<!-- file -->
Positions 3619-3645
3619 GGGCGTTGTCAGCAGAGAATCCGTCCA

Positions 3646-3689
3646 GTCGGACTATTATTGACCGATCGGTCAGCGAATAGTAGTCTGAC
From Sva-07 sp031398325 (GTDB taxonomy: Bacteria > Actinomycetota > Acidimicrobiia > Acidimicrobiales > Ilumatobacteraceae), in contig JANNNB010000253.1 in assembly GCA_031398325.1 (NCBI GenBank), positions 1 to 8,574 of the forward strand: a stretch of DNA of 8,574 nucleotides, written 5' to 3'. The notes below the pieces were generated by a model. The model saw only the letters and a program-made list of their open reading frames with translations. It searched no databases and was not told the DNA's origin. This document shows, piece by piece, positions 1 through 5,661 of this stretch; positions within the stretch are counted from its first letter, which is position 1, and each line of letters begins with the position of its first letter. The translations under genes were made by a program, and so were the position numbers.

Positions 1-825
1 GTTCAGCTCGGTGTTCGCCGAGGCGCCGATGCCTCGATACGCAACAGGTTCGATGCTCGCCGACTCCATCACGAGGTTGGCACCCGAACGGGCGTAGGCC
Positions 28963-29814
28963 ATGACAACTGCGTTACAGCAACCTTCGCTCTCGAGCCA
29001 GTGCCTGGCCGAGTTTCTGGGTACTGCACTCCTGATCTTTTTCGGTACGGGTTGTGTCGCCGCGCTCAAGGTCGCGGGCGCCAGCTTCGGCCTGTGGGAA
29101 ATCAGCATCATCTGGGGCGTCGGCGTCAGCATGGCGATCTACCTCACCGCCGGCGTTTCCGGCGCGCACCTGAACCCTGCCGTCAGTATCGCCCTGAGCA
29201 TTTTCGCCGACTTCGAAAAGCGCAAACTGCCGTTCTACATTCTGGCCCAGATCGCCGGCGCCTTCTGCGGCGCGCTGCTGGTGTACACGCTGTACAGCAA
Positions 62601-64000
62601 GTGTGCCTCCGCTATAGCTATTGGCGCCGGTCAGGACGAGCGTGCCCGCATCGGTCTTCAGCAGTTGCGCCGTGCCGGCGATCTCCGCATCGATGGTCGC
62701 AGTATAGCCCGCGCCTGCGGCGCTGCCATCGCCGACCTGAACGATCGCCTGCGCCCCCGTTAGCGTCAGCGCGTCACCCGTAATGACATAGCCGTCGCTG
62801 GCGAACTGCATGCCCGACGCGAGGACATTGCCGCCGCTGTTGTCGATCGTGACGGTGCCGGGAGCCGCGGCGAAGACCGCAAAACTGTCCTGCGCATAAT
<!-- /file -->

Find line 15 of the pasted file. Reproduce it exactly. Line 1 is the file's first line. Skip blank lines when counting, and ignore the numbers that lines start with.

62701 AGTATAGCCCGCGCCTGCGGCGCTGCCATCGCCGACCTGAACGATCGCCTGCGCCCCCGTTAGCGTCAGCGCGTCACCCGTAATGACATAGCCGTCGCTG